|Other names||A77 1726|
|Drug class||Pyrimidine synthesis inhibitor|
|Main uses||Multiple sclerosis (MS)|
|Side effects||Headache, diarrhea, liver problems, nausea, hair loss|
|Typical dose||14 mg per day|
|Elimination half-life||2 weeks|
|Excretion||Bile duct/fecal, kidney|
|Chemical and physical data|
|Molar mass||270.211 g·mol−1|
|3D model (JSmol)|
|(what is this?)|
Teriflunomide, sold under the brand name Aubagio, is a medication used to treat multiple sclerosis (MS); specifically relapsing-remitting MS. In Scotland it is used as a second line treatment to interferon beta and glatiramer. It is taken by mouth.
Common side effects include headache, diarrhea, liver problems, nausea, and hair loss. Other side effects may include liver failure, peripheral neuropathy, and interstitial lung disease. Use in the two years before or during pregnancy may harm the baby. It is a pyrimidine synthesis inhibitor. While how it works is not entirely clear, it is believed to decrease the number of lymphocytes. It is the active metabolite of leflunomide.
Teriflunomide was approved for medical use in the United States in 2012 and and Europe 2013. In the United Kingdom it costs the NHS about 1,100 pounds per month. This amount in the United States costs about 8,400 USD as of 2021.
Teriflunomide was investigated in the phase III clinical trial TEMSO as a medication for multiple sclerosis (MS). However, a subsequent comparison trial reported that although permanent discontinuations were less common among people with MS who received teriflunomide compared with interferon beta-1a, relapses were more common with teriflunomide.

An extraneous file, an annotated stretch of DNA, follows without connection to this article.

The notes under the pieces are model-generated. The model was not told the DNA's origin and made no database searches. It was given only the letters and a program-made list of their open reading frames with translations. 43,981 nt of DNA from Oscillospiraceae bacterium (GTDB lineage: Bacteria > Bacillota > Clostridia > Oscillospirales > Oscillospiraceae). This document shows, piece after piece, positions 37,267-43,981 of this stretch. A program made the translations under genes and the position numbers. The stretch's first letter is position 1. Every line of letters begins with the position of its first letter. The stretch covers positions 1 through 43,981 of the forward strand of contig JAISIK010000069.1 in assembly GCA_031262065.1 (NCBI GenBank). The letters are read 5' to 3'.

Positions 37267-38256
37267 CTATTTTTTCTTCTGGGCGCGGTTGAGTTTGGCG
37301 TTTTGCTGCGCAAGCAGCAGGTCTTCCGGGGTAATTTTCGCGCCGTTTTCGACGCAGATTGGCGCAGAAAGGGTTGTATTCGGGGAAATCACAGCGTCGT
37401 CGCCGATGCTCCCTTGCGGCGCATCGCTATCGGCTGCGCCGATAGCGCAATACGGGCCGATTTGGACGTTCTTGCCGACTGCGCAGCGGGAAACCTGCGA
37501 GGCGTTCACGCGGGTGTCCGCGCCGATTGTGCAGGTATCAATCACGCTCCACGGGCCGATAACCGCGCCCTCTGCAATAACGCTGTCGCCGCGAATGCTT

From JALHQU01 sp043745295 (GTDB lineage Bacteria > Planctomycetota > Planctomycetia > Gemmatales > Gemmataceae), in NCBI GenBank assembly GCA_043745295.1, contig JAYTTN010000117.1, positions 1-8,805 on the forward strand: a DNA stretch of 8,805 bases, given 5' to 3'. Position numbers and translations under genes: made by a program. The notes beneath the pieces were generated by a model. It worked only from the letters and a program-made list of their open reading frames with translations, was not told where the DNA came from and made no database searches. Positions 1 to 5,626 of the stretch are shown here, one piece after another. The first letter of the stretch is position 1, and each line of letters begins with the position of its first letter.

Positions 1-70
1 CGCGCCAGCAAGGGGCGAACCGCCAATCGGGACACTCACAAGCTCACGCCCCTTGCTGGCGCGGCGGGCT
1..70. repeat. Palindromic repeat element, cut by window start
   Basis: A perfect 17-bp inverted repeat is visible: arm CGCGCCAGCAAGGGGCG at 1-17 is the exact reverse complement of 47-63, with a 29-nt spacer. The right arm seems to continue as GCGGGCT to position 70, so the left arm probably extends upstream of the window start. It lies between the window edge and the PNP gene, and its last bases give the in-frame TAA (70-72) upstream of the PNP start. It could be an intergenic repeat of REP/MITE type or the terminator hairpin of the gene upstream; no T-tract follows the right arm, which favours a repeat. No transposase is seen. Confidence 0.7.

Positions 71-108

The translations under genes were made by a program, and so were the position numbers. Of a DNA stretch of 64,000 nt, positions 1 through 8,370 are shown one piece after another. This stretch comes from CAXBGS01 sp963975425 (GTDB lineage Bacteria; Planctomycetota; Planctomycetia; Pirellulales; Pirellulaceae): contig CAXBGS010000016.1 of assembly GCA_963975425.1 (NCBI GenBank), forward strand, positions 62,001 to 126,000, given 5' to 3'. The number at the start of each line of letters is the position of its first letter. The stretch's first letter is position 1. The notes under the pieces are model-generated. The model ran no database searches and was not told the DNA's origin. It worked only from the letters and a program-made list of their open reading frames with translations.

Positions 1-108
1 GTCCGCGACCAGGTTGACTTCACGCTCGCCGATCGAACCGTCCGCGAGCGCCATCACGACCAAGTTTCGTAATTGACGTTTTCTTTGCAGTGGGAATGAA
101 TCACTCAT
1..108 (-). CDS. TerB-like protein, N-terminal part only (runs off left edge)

It is taken at a dose of 14 mg once per day.
Mechanisms of action
Teriflunomide is an immunomodulatory drug inhibiting pyrimidine de novo synthesis by blocking the enzyme dihydroorotate dehydrogenase. It is uncertain whether this explains its effect on MS lesions.
Teriflunomide inhibits rapidly dividing cells, including activated T cells, which are thought to drive the disease process in MS. Teriflunomide may decrease the risk of infections compared to chemotherapy-like drugs because of its more-limited effects on the immune system.
Activation of leflunomide
Teriflunomide is the main active in vivo metabolite of the generically available leflunomide. Upon administration of leflunomide, 70% of the drug administered converts into teriflunomide. The only difference between the molecules is the opening of the isoxazole ring. This is considered a simple structural modification and a technically simple one-step synthetic transformation. Upon oral administration of leflunomide in vivo, the isoxazole ring of leflunomide is opened and teriflunomide is formed.
"Regardless of the substance administered (leflunomide or teriflunomide), it is the same molecule (teriflunomide)—the one exerting the pharmacological, immunological or metabolic action in view of restoring, correcting or modifying physiological functions, and does not present, in clinical use, a new chemical entity to patients." Because of this, EMA initially had not considered teriflunomide being a new active substance.
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- ClinicalTrials.gov Phase III Study of Teriflunomide in Reducing the Frequency of Relapses and Accumulation of Disability in Patients With Multiple Sclerosis (TEMSO)
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